He was appointed Minister of Information under Churchill, a job for which he felt ill-suited by temperament. After PG Wodehouse’s ill-judged but innocent broadcasts from Germany where he was interned that summer, Duff was much criticised for over-ruling the BBC and allowing William Connor (‘Cassandra’ of the Daily Mirror) to launch a savage attack on Wodehouse, accusing him of being a coward and a traitor.

In July 1941 he became Chancellor of the Duchy of Lancaster. He was sent to Singapore as Minister Resident and was also briefly involved in the deception plan known as Operation Mincemeat, in which a corpse dressed as a British officer was floated off the Spanish coast with false information about the Allied landings. This later became the subject of Duff’s only novel, Operation Heartbreak (1950).

Ambassador to France

In December 1943 he was appointed British Representative to the Free French Committee of National Liberation, then based in Algiers, on the understanding that when France was liberated he would become Ambassador to Paris. Part of his work in Algiers was to maintain a working relationship between Churchill and de Gaulle, which Duff likened to being ground between two mill stones. He took up his post as Ambassador to Paris in August 1944. The capital had been liberated, but much of France was still occupied.

The Germans had not touched the British Embassy, which had been bought for the nation by the Duke of Wellington in 1815 from Napoleon’s favourite sister, Pauline Borghese. Duff was astonished to hear that this graceful eighteenth-century house, although big enough to contain a ball room, contained no library.

Undeterred by post-war austerity, he managed to persuade the civil service to fund the construction of a library, to be stocked from his own extensive collection of books. Thanks to the efforts of no fewer than three French designers the Duff Cooper Library looks magnificent, though its gilded busts and urns are made of papier maché and the columns are hollow.

Duff and Diana Cooper were considered a great success in Paris, where they made many friends. They expected to be replaced when Labour won the 1945 election but the new Foreign Secretary, Ernest Bevin, valued an ambassador who was close to so many French politicians – and had even managed to have a rapport of sorts with Charles de Gaulle.

On 12 November of that year, Duff and Diana Cooper gave a lunch at the Embassy in honour of Winston Churchill. Among the guests was Mme Jacques Pol Roger, whose name was Odette. She and Churchill were delighted with each other’s company, and a friendship blossomed that lasted until Churchill’s death. It created links between the Pol Roger champagne house and the Churchills which survive to this day.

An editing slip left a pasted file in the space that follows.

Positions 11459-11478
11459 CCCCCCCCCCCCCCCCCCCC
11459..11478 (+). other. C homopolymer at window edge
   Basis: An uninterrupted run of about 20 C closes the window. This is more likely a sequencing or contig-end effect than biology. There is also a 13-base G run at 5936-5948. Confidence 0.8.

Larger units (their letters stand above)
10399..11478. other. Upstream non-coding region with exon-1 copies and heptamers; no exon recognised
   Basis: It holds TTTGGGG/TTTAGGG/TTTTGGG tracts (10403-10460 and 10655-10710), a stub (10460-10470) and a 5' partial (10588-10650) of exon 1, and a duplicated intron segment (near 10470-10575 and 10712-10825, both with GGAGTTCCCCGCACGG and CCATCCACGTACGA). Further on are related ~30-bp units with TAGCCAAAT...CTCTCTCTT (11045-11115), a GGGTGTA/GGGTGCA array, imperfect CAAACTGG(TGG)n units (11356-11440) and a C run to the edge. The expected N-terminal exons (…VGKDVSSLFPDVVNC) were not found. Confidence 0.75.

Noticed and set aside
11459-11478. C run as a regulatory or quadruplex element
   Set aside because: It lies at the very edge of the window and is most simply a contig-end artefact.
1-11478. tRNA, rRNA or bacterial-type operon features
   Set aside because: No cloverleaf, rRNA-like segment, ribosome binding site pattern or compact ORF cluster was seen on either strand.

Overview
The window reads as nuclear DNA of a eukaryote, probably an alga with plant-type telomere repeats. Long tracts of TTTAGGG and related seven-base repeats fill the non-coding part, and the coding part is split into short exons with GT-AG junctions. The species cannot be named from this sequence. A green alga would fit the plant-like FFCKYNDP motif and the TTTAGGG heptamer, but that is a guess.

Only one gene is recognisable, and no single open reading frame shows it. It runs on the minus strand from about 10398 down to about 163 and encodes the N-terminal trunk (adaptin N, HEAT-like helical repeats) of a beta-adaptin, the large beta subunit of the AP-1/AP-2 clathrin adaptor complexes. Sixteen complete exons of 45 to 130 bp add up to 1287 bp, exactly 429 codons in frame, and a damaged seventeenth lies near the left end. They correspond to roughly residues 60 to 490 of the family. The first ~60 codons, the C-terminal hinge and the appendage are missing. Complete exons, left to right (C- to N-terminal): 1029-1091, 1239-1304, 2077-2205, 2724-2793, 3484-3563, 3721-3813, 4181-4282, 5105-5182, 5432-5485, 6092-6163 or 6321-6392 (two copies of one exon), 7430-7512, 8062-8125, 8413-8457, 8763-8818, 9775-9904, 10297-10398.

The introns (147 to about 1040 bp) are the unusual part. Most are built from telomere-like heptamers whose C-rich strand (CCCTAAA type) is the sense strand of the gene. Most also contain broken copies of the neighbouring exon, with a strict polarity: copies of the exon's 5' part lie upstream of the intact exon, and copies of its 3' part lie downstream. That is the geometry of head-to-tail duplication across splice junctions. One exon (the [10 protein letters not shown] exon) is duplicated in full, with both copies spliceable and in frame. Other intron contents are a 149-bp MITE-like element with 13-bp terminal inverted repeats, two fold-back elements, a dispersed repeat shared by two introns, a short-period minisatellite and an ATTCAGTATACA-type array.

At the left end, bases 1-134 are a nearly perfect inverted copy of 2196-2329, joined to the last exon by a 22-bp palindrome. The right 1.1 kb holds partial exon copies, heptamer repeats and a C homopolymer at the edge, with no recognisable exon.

Winston Churchill and Odette Pol-Roger: a friendship that began at Duff's dining table in 1945

Winston Churchill and Odette Pol-Roger

Winston Churchill & Odette Pol Roger: a friendship born at Duff's dining table

Ernest Bevin’s decision to leave Duff en poste gave him the time to realise his last political ambition, which was to forge an Anglo-French alliance that would dominate post-war Europe. The process culminated in the Treaty of Dunkirk, signed on 4 March 1947. Soon after that, he retired to the Château de Saint-Firmin, near Chantilly.


Duff was raised to the Order of St Michael and St George (GCMG) in 1948. During the war he had written a life of the Biblical King David, and in 1949 he published Sergeant Shakespeare, suggesting that Shakespeare might have spent his ‘lost years’ as a soldier with the Earl of Leicester in the Low Countries. In 1950 the Cabinet Office tried to stop the publication of his novel, Operation Heartbreak, which they claimed was in breach of the Official Secrets Act. Duff pointed out that since Churchill had been holding dinner parties spell-bound with the story for years, it was no longer much of a secret. Publication went ahead unhindered.

Cooper was created 1st Viscount Norwich in 1952. his sixth and final book was his autobiography, Old Men Forget, which appeared on 5 July 1953. The book has a valedictory ending for he was already ill with the cirrhosis of the liver that was to kill him in is sixty-fourth year. He admitted that he had consistently drunk more than was good for him, but wine was one of the greatest pleasures of his life and he did not regret it. He died on New Year’s Day 1954.

Shortly after his death, a group of his friends established a literary prize in his memory. The very first Duff Cooper Memorial Prize in 1956 went to Alan Moorehead, for his book Gallipoli. Winston Churchill presented the prize on that occasion, and for as long as Odette Pol Roger was alive, she donated Pol Roger champagne for the prize-giving party.

The prize has been given annually ever since, and is still proudly celebrating its winners with Pol Roger champagne.